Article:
ELSIcon2022 • Panel • May 27, 2022
Joshua Combs, Sigal Klipstein, Jeanne O'Brien, Erin Rothwell
Sickle cell disease (SCD) is an inherited hemoglobinopathy that results in a pattern of early morbidity and mortality occurring in approximately 1 out of every 365 Black or African American births in the United States, and fewer in other ethnicities.
Those affected have a greatly diminished quality of life and can pose significant resource burdens on themselves and the healthcare system. Important progress has been made through screening of newborns and disease modifying treatments for those found to be affected. However, despite these advances, those with SCD suffer from recurrent pain crises and a cascade of resulting comorbidities throughout their often-shortened lifetimes.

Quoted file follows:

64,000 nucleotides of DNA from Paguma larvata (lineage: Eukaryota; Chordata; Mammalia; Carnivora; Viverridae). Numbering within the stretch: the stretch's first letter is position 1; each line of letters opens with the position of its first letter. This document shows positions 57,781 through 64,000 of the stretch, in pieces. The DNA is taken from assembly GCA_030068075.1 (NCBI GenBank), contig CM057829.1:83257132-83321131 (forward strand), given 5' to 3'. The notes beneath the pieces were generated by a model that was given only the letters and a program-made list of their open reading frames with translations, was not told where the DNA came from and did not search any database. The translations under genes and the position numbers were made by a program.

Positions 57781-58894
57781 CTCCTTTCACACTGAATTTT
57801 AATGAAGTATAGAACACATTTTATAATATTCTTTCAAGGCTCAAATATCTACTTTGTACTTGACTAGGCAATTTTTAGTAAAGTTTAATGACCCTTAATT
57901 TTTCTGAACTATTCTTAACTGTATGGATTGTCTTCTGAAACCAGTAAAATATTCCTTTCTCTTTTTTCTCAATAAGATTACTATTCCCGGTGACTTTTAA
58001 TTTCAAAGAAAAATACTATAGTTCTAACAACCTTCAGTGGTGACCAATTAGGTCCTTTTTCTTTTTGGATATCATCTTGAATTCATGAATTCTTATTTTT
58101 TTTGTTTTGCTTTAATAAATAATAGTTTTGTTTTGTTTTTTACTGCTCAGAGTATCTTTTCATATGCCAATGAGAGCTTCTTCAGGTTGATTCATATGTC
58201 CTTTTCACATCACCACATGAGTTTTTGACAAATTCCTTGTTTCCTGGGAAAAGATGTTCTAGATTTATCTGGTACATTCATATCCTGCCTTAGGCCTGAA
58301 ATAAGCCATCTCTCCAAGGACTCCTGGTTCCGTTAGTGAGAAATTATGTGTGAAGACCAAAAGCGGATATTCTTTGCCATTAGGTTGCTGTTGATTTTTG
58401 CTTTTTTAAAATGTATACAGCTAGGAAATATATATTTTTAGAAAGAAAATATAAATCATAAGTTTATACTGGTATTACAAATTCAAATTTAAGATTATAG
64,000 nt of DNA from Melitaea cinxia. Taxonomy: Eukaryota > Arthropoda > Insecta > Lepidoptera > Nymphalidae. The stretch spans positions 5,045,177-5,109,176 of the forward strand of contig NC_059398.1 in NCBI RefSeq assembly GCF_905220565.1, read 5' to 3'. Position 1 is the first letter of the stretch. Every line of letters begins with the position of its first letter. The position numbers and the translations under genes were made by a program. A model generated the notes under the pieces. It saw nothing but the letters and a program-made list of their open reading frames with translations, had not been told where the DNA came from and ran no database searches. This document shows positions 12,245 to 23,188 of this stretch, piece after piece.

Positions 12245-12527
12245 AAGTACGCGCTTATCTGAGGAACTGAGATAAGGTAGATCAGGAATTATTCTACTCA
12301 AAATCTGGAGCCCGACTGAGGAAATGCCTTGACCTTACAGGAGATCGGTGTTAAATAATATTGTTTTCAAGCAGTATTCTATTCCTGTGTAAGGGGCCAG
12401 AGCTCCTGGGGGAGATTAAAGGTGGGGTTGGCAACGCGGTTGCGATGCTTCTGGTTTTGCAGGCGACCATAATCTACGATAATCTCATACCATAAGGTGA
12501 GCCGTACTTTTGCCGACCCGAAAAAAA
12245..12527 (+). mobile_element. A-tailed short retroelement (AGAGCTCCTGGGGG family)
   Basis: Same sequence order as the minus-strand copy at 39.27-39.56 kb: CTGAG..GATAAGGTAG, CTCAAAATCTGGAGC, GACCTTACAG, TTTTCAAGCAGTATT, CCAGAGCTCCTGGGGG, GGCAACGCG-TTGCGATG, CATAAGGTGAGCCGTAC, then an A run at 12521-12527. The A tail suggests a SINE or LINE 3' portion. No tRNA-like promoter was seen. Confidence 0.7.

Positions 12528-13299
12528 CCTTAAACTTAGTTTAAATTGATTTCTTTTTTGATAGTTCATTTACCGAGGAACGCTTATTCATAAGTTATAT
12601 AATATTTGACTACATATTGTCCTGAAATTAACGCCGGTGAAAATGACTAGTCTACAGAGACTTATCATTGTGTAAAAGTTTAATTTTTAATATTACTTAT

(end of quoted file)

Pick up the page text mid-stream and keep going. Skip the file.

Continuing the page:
For more than twenty years it has been possible to prevent disease transmission of many inherited disorders, including SCD, through preimplantation genetic testing of embryos during in vitro fertilization (IVF). With IVF, 75% of embryos are expected to be unaffected. Of these, 2/3 will be carriers of SCD, and the resulting children would be expected to be unaffected by SCD. The remaining 1/3 of the unaffected embryos will not even carry SCD, thus eliminating this gene mutation from the gene pool for subsequent generations of offspring. Couples at risk for being carriers must be aware or made aware of their carrier status prior to conception to enable their utilization of preimplantation reproductive diagnostics against genetically inherited disease processes. While highly successful, this approach requires knowledge, significant time and financial resources.